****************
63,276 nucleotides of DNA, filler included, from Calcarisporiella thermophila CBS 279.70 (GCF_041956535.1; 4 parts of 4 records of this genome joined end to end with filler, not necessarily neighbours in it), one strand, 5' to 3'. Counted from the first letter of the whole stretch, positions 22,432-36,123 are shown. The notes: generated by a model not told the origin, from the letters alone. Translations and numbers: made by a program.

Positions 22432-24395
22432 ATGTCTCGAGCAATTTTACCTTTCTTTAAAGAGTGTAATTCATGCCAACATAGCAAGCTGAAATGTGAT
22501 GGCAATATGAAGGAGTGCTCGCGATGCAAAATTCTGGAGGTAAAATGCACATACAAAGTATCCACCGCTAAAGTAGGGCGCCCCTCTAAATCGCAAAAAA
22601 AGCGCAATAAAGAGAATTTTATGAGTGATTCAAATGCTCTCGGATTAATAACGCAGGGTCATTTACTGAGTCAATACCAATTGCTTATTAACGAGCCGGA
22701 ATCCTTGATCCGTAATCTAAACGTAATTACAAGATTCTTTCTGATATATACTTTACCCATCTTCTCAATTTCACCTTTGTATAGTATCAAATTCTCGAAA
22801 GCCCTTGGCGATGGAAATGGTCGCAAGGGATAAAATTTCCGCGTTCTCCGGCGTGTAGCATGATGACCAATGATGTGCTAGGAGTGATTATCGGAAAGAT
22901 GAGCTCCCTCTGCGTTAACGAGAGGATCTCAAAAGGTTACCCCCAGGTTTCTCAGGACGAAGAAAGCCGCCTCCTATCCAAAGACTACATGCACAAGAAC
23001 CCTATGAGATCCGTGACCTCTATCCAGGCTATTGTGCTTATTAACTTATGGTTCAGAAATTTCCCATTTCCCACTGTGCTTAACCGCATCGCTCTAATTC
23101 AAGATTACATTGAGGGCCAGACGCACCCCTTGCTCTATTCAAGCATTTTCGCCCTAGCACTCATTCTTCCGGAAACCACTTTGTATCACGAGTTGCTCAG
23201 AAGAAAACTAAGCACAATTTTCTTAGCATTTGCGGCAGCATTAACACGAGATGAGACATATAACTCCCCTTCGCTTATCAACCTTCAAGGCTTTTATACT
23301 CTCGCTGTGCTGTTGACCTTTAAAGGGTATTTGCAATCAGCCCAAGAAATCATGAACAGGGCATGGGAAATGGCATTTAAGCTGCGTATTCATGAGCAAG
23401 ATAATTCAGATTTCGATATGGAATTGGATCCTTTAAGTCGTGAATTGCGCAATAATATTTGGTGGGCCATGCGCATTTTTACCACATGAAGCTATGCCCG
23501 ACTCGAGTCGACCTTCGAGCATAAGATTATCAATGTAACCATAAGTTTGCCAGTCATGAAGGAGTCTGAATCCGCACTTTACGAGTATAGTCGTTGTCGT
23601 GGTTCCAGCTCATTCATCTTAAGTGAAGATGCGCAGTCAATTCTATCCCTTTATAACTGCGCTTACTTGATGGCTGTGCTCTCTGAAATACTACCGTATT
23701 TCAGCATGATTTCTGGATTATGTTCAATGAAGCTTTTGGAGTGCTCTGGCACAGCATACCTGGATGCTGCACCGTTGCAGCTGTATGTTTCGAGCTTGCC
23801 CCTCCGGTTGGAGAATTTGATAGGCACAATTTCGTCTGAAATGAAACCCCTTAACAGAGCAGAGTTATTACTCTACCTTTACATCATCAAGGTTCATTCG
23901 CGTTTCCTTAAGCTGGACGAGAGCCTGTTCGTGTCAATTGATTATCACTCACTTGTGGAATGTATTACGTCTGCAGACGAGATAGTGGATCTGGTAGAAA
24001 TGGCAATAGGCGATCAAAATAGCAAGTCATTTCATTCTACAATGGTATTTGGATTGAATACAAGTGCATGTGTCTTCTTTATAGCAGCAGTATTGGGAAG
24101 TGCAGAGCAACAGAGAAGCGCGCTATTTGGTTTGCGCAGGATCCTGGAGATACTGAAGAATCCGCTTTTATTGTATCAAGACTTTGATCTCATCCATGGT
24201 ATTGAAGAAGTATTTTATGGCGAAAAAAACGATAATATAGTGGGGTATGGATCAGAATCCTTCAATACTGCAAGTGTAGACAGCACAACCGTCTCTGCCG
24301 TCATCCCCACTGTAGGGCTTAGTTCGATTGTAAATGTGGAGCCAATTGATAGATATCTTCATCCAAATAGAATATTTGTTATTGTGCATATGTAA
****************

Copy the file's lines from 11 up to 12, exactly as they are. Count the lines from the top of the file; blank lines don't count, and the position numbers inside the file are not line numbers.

23201 AAGAAAACTAAGCACAATTTTCTTAGCATTTGCGGCAGCATTAACACGAGATGAGACATATAACTCCCCTTCGCTTATCAACCTTCAAGGCTTTTATACT
23301 CTCGCTGTGCTGTTGACCTTTAAAGGGTATTTGCAATCAGCCCAAGAAATCATGAACAGGGCATGGGAAATGGCATTTAAGCTGCGTATTCATGAGCAAG